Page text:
Remembering Aunty Genoa - Hawaii News Now - KGMB and KHNL

Remembering Aunty Genoa

Aunty Genoa Keawe Aunty Genoa Keawe
Eric Keawe Eric Keawe
O'Brian Eselu O'Brian Eselu
Momi Kahawai Momi Kahawai

By Beth Hillyer

HONOLULU (KHNL) -- Everyone knew her as "Aunty Genoa Keawe."  At 89-years-old, Aunty Genoa passed away in her sleep. Genoa Leilani Keawe fought a long battle with cancer, and heart problems. Her family, Hawaii's music community, and her fans mourn her death. She was at her home in Papakolea when she passed away Monday morning.

Those closest to her say she lived a full life, and was very honored with the blessings of her family. She had 12 children, 40 grandchildren and 98 great-grandchildren.

Genoa's family, including her three living sons, talked about their mom in an emotional gathering.

They shared that when they checked her into the hospital, she scolded them for not bringing her ukulele. They had it there the next day, and she played it every day until she died.

In 1918, she was born in a stable and grew up singing in the Mormon choir in Laie.

Her unforgettable falsetto would take her far.

She started out playing local clubs during World War II and got a following in radio.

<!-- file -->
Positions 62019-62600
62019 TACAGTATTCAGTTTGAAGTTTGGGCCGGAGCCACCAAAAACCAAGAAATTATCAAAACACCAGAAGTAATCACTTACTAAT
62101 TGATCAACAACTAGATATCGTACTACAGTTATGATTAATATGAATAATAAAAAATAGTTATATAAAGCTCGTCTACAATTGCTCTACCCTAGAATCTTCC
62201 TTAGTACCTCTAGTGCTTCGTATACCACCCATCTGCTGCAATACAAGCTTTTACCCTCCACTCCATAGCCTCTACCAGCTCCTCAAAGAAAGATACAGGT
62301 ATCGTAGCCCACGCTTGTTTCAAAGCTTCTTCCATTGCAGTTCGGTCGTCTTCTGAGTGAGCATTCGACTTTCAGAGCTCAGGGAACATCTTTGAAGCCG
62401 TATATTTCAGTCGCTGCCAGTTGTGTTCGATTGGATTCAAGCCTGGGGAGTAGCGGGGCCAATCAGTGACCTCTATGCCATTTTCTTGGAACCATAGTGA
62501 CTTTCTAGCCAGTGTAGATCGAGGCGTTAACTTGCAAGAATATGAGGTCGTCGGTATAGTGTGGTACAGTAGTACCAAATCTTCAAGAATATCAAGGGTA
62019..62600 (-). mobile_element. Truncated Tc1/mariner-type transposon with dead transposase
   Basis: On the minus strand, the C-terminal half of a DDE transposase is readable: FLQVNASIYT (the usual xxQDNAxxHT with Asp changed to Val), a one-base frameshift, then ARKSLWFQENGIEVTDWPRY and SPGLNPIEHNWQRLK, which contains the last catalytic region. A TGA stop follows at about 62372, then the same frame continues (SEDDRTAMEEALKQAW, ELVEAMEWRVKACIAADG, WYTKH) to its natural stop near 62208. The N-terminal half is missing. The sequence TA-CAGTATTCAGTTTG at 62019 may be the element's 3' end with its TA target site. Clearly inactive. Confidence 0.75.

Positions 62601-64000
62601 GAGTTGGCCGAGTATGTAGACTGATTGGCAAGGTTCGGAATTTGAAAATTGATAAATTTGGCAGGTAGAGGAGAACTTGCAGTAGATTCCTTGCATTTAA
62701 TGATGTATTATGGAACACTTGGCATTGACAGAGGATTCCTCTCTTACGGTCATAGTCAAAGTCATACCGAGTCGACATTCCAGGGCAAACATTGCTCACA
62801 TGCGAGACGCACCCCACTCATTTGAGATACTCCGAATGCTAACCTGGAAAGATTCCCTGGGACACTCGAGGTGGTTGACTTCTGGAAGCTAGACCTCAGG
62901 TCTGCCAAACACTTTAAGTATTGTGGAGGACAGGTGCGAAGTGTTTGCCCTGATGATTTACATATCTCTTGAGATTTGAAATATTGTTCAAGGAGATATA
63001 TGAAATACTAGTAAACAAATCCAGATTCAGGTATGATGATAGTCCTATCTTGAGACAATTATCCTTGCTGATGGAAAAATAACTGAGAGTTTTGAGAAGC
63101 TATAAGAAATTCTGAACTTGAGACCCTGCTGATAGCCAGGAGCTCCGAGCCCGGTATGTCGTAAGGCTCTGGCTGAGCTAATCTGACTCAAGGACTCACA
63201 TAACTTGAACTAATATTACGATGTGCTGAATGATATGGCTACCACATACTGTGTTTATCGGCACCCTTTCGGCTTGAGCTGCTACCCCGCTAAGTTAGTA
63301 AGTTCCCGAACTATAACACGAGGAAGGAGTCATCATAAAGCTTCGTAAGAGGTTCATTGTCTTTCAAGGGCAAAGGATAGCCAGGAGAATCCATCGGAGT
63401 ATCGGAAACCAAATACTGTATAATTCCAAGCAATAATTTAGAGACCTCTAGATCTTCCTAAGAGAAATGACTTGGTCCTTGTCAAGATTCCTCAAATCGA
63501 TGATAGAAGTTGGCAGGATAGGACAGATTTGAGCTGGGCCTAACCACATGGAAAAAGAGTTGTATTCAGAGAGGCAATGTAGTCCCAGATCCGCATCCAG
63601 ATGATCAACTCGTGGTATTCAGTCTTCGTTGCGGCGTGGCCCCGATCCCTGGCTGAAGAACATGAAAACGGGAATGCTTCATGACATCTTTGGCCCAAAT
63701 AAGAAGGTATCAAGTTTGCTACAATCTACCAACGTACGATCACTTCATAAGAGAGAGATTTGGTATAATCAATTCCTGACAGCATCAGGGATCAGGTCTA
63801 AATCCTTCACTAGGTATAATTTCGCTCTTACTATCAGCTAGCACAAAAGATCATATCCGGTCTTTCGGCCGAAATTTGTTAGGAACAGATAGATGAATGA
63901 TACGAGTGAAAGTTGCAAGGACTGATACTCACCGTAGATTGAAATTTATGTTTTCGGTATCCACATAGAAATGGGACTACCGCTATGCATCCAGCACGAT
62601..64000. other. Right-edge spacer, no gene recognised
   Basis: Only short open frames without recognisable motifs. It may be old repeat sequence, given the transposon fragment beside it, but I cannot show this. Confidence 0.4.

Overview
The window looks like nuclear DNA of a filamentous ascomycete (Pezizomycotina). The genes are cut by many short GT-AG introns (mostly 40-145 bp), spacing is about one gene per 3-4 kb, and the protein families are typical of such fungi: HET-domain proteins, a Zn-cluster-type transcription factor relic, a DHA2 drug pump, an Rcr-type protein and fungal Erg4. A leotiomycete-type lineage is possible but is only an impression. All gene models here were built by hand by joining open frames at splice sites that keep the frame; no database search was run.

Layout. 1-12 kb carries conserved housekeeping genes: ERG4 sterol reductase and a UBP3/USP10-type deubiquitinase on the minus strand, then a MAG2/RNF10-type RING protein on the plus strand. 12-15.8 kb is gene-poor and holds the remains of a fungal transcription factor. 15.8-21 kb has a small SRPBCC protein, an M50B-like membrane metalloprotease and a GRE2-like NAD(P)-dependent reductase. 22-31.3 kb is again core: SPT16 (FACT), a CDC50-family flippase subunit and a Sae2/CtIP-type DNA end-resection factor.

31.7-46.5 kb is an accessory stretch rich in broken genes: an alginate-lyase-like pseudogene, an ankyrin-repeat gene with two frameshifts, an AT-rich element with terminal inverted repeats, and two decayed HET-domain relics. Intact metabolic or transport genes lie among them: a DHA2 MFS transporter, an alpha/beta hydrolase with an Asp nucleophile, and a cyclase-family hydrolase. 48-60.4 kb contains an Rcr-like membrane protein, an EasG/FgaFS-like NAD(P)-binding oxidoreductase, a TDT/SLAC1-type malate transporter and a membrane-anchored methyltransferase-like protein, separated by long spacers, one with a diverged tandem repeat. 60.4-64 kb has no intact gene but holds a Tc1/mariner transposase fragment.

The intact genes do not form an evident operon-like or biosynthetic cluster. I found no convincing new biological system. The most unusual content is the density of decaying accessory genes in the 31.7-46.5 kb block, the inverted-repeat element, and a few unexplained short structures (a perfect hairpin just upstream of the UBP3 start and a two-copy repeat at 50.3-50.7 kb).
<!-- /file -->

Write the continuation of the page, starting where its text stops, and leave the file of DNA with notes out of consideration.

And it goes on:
Her band played at the Waikiki Beach Marriott for the past 14 years.

"The strength of the lady just kept her going on and singing. She would even sing for the doctors and nurses," said her son Eric Keawe.

Her last performance was in January. and last Thursday when she was released from the hospital, she watched her band with her granddaughter filling in for her.

In her own words, less than a year ago she put family first.

"I must remind all mothers, all parents, love their children. Be close to them because they need you," said Aunty Genoa Keawe in an interview with KHNL News 8 last year.

And she loved performing.

"Because that is what they all come for, to be happy," said Aunty Genoa.  "I keep singing and singing the songs they want and so happy, feel so good."

Many marvelled she sang until the end.

"I visited her last night and she still could sing, grab ukulele, start playing again. She was always a teacher and taught me a verse I did not know," said family friend O'Brien Eselu.

"She is in a safe place," said fellow performer Momi Kahawai.  "She is with the Lord and she says she has a gift from God."

The family is planning a public memorial.

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